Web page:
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We Really Are What We Eat



Food Elitists and Food Realists: SAI identifies the complex relationship between food and social class in America.



By Joanna Cosgrove, Online Editor



Published October 4, 2012
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Television is brimming with a myriad of cooking shows and celebrity chefs extolling the virtues of food as a lifestyle choice, and according to SAI Marketing of Horsham, PA, they are contributing factors to the current food culture war being waged in supermarkets, restaurants and home kitchens across the United States. In its “A Country Divided by Palate and Passion: How America Eats” market whitepaper, SAI took a deeper look into what it termed “the fragmentation of the mass market” and distilled the movement into two fascinatingly distinct socio-economic groups: Food Elitists and Food Realists. 

Generally speaking, SAI found most consumers could be segmented into the two groups when class-based distinctions of income, education and lifestyle were taken into account, and food emerged as a key class marker of highly-educated, upper-middle class consumers. Why? The recent economic recession kyboshed the pursuit of hard luxury goods, $100K+ consumer households turned to food choices as a means of aspiring to a peer group, explained SAI’s Bill Melnick, director of strategic planning. “To the aspirational foodie, it’s the connoisseur class,” he said. “This group brings its own unique context driven by economic, educational and cultural factors and identifies with the concept of food as a luxury. This is a core part of their value set and is fundamental to their sense of self.”
 
High-status classes tend to spend more time entertaining in their homes, enjoying cooking classes and eating more exotic and artisanal foods from around the world. In contrast, more mainstream consumers tend to gravitate toward traditional hearty meals that are starch- and fat-heavy, and generous in portion size. 
 
In an effort to segment the consumer groups, SAI considered a number of characteristics that might place consumers on either side of the divide:
 
  • Price sensitivity
  • The role that food plays in defining sense of self
  • Interest in the journey that food has taken to get to their table
  • The importance of healthy eating
  • Time consciousness
  • Time allotted to food themed media content
  • Where they shop for food
 
As a result, the following defining qualities of Food Elitists and Realists emerged:
 
The Food Elite:
  • They are college educated, high earners representing about 16% of all households.
  • Food represents a primary luxury purchase.
  • Their food style is comprised of natural/organic ingredients and they crave authenticity in their food’s place of origin, simplicity and heritage.
  • They are voracious consumers of food media and prefer to shop where retailers understand the “foodie” lifestyle.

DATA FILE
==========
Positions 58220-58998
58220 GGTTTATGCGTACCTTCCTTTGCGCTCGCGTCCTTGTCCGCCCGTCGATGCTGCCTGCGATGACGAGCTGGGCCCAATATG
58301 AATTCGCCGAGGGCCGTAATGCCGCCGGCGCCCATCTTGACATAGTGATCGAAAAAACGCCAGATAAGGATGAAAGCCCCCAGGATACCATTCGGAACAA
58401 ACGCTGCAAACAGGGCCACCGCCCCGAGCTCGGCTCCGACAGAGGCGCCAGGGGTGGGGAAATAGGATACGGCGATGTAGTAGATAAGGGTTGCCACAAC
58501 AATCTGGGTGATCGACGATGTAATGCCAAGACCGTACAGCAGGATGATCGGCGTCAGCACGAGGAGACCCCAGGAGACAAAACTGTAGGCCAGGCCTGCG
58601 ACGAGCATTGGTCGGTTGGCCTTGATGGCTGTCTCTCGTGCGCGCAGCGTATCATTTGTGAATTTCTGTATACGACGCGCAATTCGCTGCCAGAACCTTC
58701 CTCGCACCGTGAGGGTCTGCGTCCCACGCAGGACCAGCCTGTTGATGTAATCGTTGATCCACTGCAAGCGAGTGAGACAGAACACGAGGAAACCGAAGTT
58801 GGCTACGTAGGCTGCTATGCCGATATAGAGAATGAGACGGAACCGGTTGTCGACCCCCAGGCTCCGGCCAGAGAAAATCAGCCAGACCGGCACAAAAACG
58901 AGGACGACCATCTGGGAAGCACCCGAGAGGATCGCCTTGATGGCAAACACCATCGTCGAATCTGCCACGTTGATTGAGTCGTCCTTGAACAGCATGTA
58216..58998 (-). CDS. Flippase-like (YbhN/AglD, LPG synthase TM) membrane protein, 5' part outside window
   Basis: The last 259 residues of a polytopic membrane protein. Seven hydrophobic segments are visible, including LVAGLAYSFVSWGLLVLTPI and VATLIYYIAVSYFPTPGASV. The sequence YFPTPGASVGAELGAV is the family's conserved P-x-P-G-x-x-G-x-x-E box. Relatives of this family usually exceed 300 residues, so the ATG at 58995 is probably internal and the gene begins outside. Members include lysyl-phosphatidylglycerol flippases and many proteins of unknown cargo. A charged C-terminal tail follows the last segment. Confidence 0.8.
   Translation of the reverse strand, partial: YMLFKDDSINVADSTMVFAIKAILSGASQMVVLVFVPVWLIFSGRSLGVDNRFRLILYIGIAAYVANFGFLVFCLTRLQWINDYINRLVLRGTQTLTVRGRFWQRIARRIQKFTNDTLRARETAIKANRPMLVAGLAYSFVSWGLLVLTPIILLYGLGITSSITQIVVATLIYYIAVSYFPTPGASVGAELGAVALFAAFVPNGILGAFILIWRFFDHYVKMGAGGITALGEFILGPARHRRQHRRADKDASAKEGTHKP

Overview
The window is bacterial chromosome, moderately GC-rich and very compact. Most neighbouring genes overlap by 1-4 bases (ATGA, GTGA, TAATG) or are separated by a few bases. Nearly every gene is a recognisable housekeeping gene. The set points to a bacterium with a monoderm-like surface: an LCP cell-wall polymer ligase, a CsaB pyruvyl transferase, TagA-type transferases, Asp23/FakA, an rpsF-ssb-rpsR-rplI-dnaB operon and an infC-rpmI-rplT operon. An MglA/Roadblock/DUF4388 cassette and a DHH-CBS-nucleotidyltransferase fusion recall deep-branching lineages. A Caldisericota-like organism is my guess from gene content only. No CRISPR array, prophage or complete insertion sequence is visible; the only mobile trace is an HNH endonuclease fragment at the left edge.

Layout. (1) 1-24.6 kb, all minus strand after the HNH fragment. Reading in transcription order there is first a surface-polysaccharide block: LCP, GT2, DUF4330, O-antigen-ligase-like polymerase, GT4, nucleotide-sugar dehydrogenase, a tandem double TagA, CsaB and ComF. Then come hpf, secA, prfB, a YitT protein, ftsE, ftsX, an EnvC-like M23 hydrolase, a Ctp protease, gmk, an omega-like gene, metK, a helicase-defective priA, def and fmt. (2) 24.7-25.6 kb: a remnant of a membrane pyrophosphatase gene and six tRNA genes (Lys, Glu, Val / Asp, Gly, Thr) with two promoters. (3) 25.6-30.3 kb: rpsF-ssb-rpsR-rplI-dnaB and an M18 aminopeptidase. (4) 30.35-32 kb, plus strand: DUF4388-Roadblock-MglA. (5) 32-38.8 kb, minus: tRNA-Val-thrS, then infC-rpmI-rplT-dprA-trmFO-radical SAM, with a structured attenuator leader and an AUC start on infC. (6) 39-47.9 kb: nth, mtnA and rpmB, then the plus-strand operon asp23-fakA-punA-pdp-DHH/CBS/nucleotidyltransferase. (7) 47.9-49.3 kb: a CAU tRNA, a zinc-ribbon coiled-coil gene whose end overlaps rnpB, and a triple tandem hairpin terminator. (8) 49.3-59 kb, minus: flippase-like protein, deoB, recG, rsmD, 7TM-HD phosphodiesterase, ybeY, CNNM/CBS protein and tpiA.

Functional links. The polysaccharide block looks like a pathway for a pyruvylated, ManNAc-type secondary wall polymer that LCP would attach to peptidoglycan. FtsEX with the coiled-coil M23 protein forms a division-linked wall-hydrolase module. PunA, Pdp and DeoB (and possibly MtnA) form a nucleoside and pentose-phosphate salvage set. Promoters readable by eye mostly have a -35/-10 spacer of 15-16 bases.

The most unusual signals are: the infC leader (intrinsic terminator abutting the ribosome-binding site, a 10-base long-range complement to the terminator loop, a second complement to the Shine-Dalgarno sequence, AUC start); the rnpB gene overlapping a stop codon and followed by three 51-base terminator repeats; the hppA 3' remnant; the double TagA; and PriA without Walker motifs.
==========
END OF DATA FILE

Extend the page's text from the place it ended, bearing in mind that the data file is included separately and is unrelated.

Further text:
The Food Realist:
  • They represent 84% of households.
  • Their consider food to be less a luxury and more a pragmatic necessity rooted in family and tradition.
  • They are more likely to eat traditional and conventional foods often based on long held communal rituals.
 
SAI found that the Baby Boomers who drove the luxury boom in the 1990s and 2000s are now at a life stage where the want less clutter, and turn instead to food to fulfill experiential luxury. Similarly, Millennials tend to lead lifestyles that are defined more by what they’ve done and experienced than by what they own. Food, family and wellness are of much greater importance to both subgroups. “Food fits right into this value set and has redirected their spending in that direction,” SAI wrote. “The same standards that they applied to hard luxury goods are applied to food as well.
 
“This belief along with taste considerations is driving the fervor among upper middle class consumers for locally sourced food, for the use of natural rather than artificial ingredients, and an obsession about the quality and origins of the ingredients,” the firm said.
 
Food Realists are guided by a “more is better” mindset that equates value with packaging and portion size. Cost and convenience are of the utmost importance. While certain market brands “signify familiarity and quality” and indicate “a risk free purchase” to this segment, they aren’t necessarily loyal to merchants in the quest for the best prices. Their concept of entertaining revolves more around snacking occasions, and indulgences are limited to special occasions.
 
As for how marketers can use the aforementioned observations to influence both sides of the consumer coin, SAI offered a few recommendations. First, get to know consumers and their purchase motivations. Understanding those unique sensibilities can be an advantage when it comes to positioning products. Paying homage to a product’s authenticity is also a great idea, considering both Elitists and Realists are drawn to foods that convey cues associated with historicity/locality and traditionalism.
 
For more tips and a fuller explanation of the differences between Food Elitists and Food Realists, click this link to obtain a free copy of SAI’s whitepaper (registration is required).


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